This presentation will provide an overview of the need for workplace suicide prevention and role for social workers throughout the workplace. The presentation will also introduce attendees to a multidimensional, comprehensive approach to suicide prevention using upstream, midstream and downstream policies and programs. Participants will learn how they can take information from the national guidelines to implement within their workplace and/or professional organization.Learning Objectives
Identify opportunities for social workers to help lead initiatives to prevent suicide in the workplace.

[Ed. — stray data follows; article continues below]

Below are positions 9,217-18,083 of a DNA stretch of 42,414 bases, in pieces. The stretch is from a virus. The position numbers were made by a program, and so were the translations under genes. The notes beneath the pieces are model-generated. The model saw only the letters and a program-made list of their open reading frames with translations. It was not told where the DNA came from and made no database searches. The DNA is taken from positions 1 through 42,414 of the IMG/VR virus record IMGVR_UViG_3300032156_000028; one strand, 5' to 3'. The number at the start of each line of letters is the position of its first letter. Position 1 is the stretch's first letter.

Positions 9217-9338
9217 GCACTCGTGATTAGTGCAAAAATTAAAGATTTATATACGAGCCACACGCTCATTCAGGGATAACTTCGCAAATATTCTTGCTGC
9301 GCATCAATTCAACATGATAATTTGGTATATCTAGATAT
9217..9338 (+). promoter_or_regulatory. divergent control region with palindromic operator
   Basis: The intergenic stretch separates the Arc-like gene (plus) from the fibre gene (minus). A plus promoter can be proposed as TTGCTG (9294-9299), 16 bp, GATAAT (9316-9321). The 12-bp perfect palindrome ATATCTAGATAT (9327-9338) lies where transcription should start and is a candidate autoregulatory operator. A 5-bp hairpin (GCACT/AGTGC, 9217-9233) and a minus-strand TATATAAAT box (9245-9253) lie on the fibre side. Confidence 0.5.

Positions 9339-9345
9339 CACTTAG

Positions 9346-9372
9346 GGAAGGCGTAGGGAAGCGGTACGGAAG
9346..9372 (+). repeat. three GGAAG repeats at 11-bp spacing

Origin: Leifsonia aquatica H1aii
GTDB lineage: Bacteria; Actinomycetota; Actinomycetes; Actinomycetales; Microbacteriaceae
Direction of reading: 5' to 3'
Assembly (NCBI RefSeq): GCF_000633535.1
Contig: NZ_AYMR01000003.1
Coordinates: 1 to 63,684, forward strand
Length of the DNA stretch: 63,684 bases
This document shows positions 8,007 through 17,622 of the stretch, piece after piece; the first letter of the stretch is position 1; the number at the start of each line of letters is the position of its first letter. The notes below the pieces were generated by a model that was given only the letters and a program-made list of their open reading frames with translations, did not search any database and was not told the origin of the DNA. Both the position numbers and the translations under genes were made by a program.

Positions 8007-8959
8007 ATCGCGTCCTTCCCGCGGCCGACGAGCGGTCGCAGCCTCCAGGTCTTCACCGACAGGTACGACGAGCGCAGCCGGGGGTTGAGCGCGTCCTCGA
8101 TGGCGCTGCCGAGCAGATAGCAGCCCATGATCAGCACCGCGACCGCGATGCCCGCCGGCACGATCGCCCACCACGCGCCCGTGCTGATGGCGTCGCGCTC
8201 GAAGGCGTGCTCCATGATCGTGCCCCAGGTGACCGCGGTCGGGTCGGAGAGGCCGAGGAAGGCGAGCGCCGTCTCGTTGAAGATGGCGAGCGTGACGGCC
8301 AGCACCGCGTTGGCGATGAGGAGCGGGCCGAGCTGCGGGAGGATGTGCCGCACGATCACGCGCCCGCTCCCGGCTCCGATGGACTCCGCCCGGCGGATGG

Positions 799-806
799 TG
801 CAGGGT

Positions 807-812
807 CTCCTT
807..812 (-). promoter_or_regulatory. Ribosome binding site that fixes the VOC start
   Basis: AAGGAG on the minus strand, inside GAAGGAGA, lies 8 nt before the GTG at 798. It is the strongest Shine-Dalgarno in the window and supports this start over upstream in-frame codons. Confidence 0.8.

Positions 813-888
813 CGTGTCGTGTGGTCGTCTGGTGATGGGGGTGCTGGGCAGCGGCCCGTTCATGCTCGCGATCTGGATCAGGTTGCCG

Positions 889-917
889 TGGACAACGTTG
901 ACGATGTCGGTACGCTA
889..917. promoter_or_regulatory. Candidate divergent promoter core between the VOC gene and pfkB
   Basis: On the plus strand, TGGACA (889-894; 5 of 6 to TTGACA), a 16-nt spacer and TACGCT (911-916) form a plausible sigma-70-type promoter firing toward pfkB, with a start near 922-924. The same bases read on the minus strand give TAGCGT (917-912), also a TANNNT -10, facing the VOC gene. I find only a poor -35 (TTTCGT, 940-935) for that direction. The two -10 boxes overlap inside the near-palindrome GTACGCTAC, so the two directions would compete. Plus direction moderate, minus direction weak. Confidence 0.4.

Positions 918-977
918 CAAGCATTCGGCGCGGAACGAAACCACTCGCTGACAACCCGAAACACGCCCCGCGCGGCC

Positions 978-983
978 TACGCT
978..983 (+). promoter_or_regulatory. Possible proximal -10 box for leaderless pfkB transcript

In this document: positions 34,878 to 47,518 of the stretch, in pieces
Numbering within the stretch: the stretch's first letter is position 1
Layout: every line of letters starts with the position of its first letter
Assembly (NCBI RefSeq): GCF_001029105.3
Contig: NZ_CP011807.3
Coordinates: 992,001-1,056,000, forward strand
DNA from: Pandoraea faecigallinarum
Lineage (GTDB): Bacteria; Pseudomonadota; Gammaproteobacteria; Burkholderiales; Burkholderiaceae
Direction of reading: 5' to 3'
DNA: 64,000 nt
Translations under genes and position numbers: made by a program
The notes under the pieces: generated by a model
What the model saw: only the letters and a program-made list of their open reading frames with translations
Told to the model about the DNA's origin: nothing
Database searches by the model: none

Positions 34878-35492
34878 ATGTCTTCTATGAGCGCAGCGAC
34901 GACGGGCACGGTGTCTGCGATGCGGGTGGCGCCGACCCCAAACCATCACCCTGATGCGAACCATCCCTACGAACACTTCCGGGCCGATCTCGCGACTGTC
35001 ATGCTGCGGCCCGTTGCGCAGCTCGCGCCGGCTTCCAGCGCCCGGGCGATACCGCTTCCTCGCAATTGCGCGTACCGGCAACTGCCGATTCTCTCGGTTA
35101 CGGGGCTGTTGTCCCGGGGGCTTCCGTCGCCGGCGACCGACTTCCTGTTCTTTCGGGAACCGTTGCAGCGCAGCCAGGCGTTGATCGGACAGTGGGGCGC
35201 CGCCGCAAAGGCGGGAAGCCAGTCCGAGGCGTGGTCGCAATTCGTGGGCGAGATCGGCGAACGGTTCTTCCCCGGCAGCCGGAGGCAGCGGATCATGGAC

Apply upstream, midstream and downstream approaches to workplace suicide prevention.Agenda
1:00 - 1:30pm | Overview of suicide prevention in the workplace and the role for social workers in a public health approach to suicide prevention
1:30 - 2:00pm | Introduction to best practices for upstream, midstream and downstream approaches to workplace suicide prevention
March 30, 2023 - 3:00pm to 4:00pm
Congratulations! Newly admitted MSW Students can connect virtually with Current MSW students regarding the MSW program!
What's the program really like? Where is your field placement? What do social work students do for fun? What is Ann Arbor like in the Winter? Join an MSW student as well as other admitted MSW students for a live webchat about the School of Social Work. Our MSW students are excited to answer any questions that you have and share their feedback about the program.
March 30, 2023 - 4:00pm to 5:30pm